Approaching the home stretch of the 34th edition of the T&T International Marathon with the finish line in sight, a group of spectators, who may have been early finishers, started singing calypsonian Lord Funny's ditty: ‘Sweet, Sweet Trinidad, How I love mih country bad.” It was welcoming, patriotic music for the ears of some weary travellers.
The Team TTO group of walkers, including yours truly, were at the end of a 26.2 mile journey for a cause—raising awareness and fund raising for the 10 golds 24 athlete welfare and preparation fund. The Team TTO group included Andre Baptiste, Nigel Baptiste, Andy Cheekes, Tony Lee, Elizabeth Griffith, Roger Daniel, John Lum Young, Leslie Figaro, Curtis Nero, Richard Rahim and Dexter Skeene.
Some would have joined along the journey. The group was certain about one thing, we did not go to St Mary's Junction, Freeport to start the marathon. We went to finish it. Vision 10 or more Olympic Gold medals by the year 2024 was made public in May 2013 following the T&T Olympic Committee’s (TTOC) election that year.
The #10golds24 athlete welfare and preparation fund was launched in December 2014 and in January 2015 the idea to participate in the marathon as a way to raise awareness was rolled out. The support of Andre Baptiste, Tony Lee, Dexter Skeene, Andy Cheekes, Richard Rahim and Roger Daniel was enthusiastic and they all offered to do the walk in a relay.
Their enthusiasm remains fulsome as ever and they repeated this year. Completing a marathon is daunting. It is never easy, especially for non elite runners. For those who choose to walk the 26.2 miles it is a different type of commitment.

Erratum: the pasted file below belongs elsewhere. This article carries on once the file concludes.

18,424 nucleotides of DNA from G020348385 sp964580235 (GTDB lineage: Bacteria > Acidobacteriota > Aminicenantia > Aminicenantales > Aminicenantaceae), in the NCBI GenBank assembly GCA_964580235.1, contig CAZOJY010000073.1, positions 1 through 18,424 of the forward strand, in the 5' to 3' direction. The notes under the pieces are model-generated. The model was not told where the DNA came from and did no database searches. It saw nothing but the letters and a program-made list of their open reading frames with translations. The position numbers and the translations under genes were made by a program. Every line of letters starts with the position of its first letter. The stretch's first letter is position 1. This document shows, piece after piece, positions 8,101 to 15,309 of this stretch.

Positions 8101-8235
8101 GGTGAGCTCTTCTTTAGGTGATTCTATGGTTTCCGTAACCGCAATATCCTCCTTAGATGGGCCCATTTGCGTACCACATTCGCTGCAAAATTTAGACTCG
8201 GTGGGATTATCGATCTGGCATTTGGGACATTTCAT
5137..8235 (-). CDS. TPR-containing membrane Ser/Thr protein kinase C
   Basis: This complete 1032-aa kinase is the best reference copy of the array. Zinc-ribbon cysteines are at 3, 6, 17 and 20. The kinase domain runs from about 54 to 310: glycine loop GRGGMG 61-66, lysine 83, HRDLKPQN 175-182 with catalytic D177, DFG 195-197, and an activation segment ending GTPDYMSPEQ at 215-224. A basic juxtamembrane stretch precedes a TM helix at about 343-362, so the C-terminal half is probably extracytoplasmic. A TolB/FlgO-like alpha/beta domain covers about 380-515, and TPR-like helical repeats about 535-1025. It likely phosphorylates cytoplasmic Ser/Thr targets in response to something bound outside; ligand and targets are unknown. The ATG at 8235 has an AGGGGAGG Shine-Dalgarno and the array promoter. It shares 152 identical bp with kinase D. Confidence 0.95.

Credit must be given to the Diane Henderson led marathon committee. They were resolute in the face of the economic challenges and withdrawal of sponsors. To remain focused and determined that the marathon must not die is commendable.
As in everything else, there are many critics who all have an opinion on how the marathon can be improved. But the courage to take on the organisation of the event requires significant fortitude. A marathon can be a key driver of sport tourism if the authorities take time to apply an open mind.
But back to the Olympic Committee’s (TTOC) efforts to generate fund raising for its 10 or more Olympic Gold medals by the year 2024. The marathon walk was an inspirational endeavour. The group can attest to experiencing the good and the troubling aspects of T&T but it has been mostly positive.
Coming through the Curepe junction the drunk man who made it a point to say: “What wrong with allyuh? is a marathon not a walking race. Is lazy all yuh lazy.” Then there was the impatient driver who harshly blew his horn to get the group out of the way. It made for an interesting experience that just fuelled the determination of the group.
As the sun became hot and traffic picked up, it became humid and the fumes from the vehicles made breathing at times laboured. I felt miserable, frustrated. In physical discomfort and fed up, I asked myself why am I doing this? Why am I subjecting myself to this? But focusing on the athletes and the cause and the positive energy of the group and words of encouragement from the majority of onlookers made the difference.
This year the introduction of an official marathon relay added a different element but one that will grow. Fay Ann Lyons led a team, Chief Justice Ivor Archie and family participated, Ria Ramnarine and her Fine Line colleagues and the T&T Coast Guard participated to support the #10golds24 athlete welfare and preparation fund.
The winning team Team Olympians led by Nicholas Landeau also supported the TTOC 10golds24 initiative. I’m sure that with that kind of support, none of their efforts will go to waste. This is really ‘Sweet, sweet Trinidad’. And once again it showed “how we love we country bad!”
Brian Lewis is president of the T&T Olympic Committee (TTOC). The views expressed here are not necessarily those of the TTOC. Purchase the TTOC t-shirts at all branches of The Fan Club, Movietowne, Gulf City, Trincity and Aboutique Malls, and support the TTOC.